8. I think the main reason for church decline of church in many eastern european (like Bulgaria) countries is emigration of active membership to the US, Canada, Austrailia and Western Europe.

    I have a friend from Bulgaria that used to be in the district presidency, but know he lives with his familily in England.

  9. The US Virgin Islands and the Northern Mariana Islands both have under 100,000 people. USVI at 87,000 and NMI at 55,000.

    Niue on the other hand has 1,618 people. In 1970 it had 5,130. 10% of the population is members of The Church of Jesus Christ of Latter-day Saints. The 1,618 is a 5 year old figure, it may be lower today. Would that be enough for a stake if every resident was a member?

    So Niue has less than a third the population it did 50 years ago.

  10. Eagle Mountain Utah Eagle Valley Stake (2199599)
    Active Date: 24 Apr 2022
    Cedar Trails Ward (488607)
    Eagle Crest Ward (1250175)
    Eagle Mountain 6th Ward (456055)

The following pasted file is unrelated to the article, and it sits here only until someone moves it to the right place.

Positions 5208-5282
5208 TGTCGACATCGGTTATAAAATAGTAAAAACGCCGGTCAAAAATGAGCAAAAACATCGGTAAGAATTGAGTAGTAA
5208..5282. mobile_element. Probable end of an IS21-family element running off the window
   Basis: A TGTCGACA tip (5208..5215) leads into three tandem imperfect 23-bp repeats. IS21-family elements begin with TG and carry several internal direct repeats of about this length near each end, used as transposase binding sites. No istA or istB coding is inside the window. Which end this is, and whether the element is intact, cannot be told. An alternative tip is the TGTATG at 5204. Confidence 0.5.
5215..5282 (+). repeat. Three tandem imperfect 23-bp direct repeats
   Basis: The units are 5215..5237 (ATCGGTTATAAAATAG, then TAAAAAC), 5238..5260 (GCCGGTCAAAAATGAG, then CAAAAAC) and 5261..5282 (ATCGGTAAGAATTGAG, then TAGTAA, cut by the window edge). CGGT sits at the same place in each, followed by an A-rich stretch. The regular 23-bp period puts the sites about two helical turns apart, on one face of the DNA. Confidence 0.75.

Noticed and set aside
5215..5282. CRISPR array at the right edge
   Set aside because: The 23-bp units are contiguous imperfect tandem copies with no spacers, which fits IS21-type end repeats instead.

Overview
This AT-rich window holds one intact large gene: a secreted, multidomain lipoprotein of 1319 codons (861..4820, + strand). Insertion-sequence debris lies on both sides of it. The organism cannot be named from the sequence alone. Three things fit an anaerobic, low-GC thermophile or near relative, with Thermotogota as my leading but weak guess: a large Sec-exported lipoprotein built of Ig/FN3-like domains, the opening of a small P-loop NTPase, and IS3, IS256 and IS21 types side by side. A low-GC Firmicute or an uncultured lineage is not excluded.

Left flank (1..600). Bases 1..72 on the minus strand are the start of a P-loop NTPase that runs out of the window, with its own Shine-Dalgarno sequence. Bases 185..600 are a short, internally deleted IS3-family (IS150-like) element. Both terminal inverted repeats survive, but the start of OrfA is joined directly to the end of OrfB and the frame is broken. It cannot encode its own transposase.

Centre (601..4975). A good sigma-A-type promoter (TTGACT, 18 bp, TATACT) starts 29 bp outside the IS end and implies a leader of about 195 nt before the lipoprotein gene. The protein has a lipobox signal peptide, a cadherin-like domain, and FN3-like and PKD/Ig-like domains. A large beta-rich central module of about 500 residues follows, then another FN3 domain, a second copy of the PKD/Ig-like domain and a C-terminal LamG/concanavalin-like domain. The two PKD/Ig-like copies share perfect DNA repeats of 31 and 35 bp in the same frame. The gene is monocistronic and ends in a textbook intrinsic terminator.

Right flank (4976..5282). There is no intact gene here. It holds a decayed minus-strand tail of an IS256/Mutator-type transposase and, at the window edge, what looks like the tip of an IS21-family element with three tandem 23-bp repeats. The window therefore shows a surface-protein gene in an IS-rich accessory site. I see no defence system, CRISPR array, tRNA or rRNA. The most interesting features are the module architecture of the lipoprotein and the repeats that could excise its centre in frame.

Frontier Ward (2133032)
    Heritage Ward (530069)
    Lake Mountain Ward (2173964)
    Landing Ward (271454)
    Summit Ward (551015)

  11. Lehi Utah Meadow View Stake (2200422)
    Active Date: 24 Apr 2022
    Lehi 50th Branch (Care Center) (2123134)
    Lehi 4th Ward (11118)
    Lehi 14th Ward (118265)
    Lehi 17th Ward (170739)
    Lehi 34th Ward (540013)
    Lehi 36th Ward (480401)
    Lehi 46th Ward (1935232)

  12. Spring Mountain Branch (Mandarin)
    Active Date: 24 Apr 2022
    Locations: Nevada, United States

  13. Spring Mountain is a major road in Las Vegas, so that new language branch is in Las Vegas. Some wards are named for major roads there. There is a Desert Inn ward, it is named for Desert Inn Road. The place it was named for is long gone, it was a hotel.

    Also posted is the Lindon Temple groundbreaking, with Elder Pearson's statement about the surge in temple construction that is and will be happening.

    1. Yes, that branch is located near Las Vegas' Chinatown.

  14. Jerusalem District (607088)
    Active Date: 1 Jan 1977
    Beer Sheva Branch (2115689)
    Jerusalem Branch (90077)
    Jordan River Branch (English) (2161087)